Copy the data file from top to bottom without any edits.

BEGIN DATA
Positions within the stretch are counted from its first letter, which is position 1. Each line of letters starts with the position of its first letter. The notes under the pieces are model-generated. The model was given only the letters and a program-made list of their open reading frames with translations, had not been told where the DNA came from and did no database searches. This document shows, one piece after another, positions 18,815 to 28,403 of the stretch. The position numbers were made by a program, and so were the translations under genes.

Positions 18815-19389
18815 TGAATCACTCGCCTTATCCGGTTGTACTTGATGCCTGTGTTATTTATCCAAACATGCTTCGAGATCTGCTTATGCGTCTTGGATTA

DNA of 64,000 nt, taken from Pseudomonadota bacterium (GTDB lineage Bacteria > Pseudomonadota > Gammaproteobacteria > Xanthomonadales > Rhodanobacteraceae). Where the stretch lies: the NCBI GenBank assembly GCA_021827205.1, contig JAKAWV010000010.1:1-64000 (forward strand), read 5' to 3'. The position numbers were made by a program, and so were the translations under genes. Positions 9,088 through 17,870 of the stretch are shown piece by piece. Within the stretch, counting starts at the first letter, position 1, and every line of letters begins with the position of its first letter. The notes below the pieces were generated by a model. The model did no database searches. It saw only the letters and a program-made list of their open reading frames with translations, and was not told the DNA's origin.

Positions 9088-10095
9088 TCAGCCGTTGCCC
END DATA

Positions within the stretch are counted from its first letter, which is position 1. Each line of letters starts with the position of its first letter. The notes under the pieces are model-generated. The model was given only the letters and a program-made list of their open reading frames with translations, had not been told where the DNA came from and did no database searches. This document shows, one piece after another, positions 18,815 to 28,403 of the stretch. The position numbers were made by a program, and so were the translations under genes.

Positions 18815-19389
18815 TGAATCACTCGCCTTATCCGGTTGTACTTGATGCCTGTGTTATTTATCCAAACATGCTTCGAGATCTGCTTATGCGTCTTGGATTA

DNA of 64,000 nt, taken from Pseudomonadota bacterium (GTDB lineage Bacteria > Pseudomonadota > Gammaproteobacteria > Xanthomonadales > Rhodanobacteraceae). Where the stretch lies: the NCBI GenBank assembly GCA_021827205.1, contig JAKAWV010000010.1:1-64000 (forward strand), read 5' to 3'. The position numbers were made by a program, and so were the translations under genes. Positions 9,088 through 17,870 of the stretch are shown piece by piece. Within the stretch, counting starts at the first letter, position 1, and every line of letters begins with the position of its first letter. The notes below the pieces were generated by a model. The model did no database searches. It saw only the letters and a program-made list of their open reading frames with translations, and was not told the DNA's origin.

Positions 9088-10095
9088 TCAGCCGTTGCCC